Today's Reading

Steve sidled over to Fred and whispered in his ear. Fred looked like a guy who'd just bit down hard on a lemon. Steve gestured to John. They all put their heads together.

"We'll pay all the expenses involved in delaying your wedding," Fred said. "That includes covering your rent here for as long as you're away."

Jerry didn't answer right away. They really want me, he realized. The feeling was strange. It went to his head like champagne. Grad students had to be among the most chronically unwanted people in the world.

After a few seconds, he said, "I still don't think Anna would be real happy with that."

"Understandable. We're messing up plans you've already made. If we give the two of you, ah, two thousand dollars as compensation for the inconvenience, would that make the lady happier? Would it make you happier?" Steve said. "We can call it a wedding present or something."

John and Fred both opened their mouths, then closed them again without saying anything. These people have more money than they know what to do with. Literally, Jerry thought. It wasn't a problem he'd ever needed to worry about before.

"Can I tell her that that will happen?" he asked.

"Go ahead." John didn't sound happy, but he gave the okay.

"Call me tomorrow afternoon. I'll let you know what she says." Jerry didn't bother giving his phone number. It was unlisted, but they had to know it anyway.

There wasn't much talk after that. The three men left as abruptly as they'd pushed their way in. Jerry watched them go down the stairs and out the door to the foyer. As soon as they disappeared, he started wondering if they'd really been there at all.

He wrote that down on a three-by-five card and stashed it in the manila folder he called his idea file. Waste not, want not.

* * *

Jerry parked his beat-up old Rambler on the street a couple of doors down from Anna's apartment building. Her place looked just like his: a two-story Spanish-style structure with units surrounding a concrete courtyard centered on a pool. Tenants kept their cars in spaces underneath. A swarm of places like theirs had gone up in Hawthorne over the past five or ten years.

He climbed the stairs from the foyer to the security door and punched 2-6-4 on the keypad next to it. A moment later, Anna's voice came tinnily from the speaker above the keypad: "That you, Jerry?"

"Nobody else, babe," he answered. The security door buzzed. He grabbed the latch and let himself in before the noise stopped.

As he climbed the stairs to the second floor, he suddenly wondered how the CIA guys had got into his building. It used the same kind of security setup as this one. Maybe they'd followed somebody else in. That happened. Or maybe they'd talked to the manager, whose apartment was right there. If they claimed to be cops or private eyes or whatever, odds were they'd have badges or papers to back it up. The stuff might not be legit, but it'd look legit. Jerry was sure of that.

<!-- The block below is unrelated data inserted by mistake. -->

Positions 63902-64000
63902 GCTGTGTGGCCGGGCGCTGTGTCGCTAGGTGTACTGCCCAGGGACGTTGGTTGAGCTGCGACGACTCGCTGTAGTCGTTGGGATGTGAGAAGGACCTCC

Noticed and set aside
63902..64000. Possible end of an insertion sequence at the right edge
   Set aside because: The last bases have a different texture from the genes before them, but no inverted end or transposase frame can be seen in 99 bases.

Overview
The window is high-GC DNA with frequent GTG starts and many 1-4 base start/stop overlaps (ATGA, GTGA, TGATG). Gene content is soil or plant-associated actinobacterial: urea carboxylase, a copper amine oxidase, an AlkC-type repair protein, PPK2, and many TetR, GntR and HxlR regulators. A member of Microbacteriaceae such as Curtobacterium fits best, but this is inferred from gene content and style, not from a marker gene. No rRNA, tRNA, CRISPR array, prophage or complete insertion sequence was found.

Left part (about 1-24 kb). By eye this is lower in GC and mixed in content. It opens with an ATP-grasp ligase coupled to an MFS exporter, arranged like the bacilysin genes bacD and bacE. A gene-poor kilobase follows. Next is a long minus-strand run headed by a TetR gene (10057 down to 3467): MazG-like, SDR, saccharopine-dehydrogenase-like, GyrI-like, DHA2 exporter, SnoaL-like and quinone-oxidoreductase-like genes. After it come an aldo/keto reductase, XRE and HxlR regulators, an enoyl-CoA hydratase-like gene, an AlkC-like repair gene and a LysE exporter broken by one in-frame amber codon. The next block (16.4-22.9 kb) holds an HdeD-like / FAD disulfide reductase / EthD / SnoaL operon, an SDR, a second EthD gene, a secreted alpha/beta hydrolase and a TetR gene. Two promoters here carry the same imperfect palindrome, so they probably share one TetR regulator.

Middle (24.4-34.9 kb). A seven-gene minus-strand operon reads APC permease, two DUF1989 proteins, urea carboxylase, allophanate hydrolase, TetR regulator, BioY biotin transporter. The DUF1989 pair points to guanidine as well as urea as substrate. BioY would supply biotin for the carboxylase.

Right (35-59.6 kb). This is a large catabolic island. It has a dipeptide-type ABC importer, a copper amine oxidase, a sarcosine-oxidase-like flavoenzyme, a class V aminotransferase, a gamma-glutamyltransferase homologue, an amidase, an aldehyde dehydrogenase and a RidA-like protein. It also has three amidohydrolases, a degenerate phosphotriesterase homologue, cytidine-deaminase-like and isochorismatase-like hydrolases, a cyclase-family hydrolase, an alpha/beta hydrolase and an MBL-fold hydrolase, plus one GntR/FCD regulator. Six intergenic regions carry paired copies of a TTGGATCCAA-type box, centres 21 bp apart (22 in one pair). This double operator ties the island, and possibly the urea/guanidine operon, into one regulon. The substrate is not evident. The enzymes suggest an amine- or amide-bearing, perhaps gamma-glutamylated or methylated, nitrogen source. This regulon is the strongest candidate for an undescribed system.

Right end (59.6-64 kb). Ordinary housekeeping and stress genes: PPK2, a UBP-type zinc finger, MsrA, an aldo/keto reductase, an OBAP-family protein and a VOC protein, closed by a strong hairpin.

He hurried down the walkway to the door with the tarnished bronze 264 on it at eye level. He was about to knock when the door opened. "Heard you coming," Anna said, "so I baked a cake."

"Cool," Jerry said. He had to bend down to kiss her. She was only five two, a foot shorter than he was. She was blond, and carried ten more pounds than she wanted to. In Jerry's biased opinion, she carried them goddamn well, too. He'd given up trying to persuade her of that. Better not to start fights you couldn't win.

When he came up for air, the King of Siam was glowering at him from the hallway that led back to the bathroom and bedroom. Those blue eyes held more ancient evil than a cat had any business knowing.

"I swear that beast used to belong to Queen Berúthiel," he said.

Anna poked him in the ribs. She had long, pointed nails. That wasn't why he flinched, though; she'd found a ticklish spot. "So why did you want to come over tonight? Besides that, I mean?" She glanced toward the King of Siam and the bedroom beyond him.

He took a deep breath. This wasn't going to be easy or fun. "Hon," he said, "we need to push the wedding back a couple of months, maybe a little longer."

She stiffened in his arms. Then he wasn't holding her anymore. He didn't know how he wasn't, but he wasn't. "And why do we need to do that?" she asked, her voice dripping liquid helium.

"Because out of the blue this afternoon I got an offer to go on the ocean-mining ship that came into Long Beach last fall, the Glomar Explorer. Remember?"

"Not really," she said. He believed her; she paid more attention to people she cared about—and to that damn cat—than to the wider world.

"Anyway," he went on, "it sails on June twentieth, and that's firm. I really want to go."

Anna stared up at him. Her eyes were almost as blue as the King of Siam's. "More than you want to marry me?" She was taking it personally. Of course she was. She took everything personally. Most of the time, Jerry liked that. Every once in a while...

"Babe, it'll be really good for my career," he said. If looks could have killed, he would have been lying there dead next to the chair by the window. Then he told her how much they'd pay him.

Her face changed. "You're making that up."

"No way, hon. Swear I'm not." He raised his right hand, as if taking an oath.

This excerpt is from the hardcover edition.

Monday, November 28th, we begin the book Station Eternity by Mur Lafferty.

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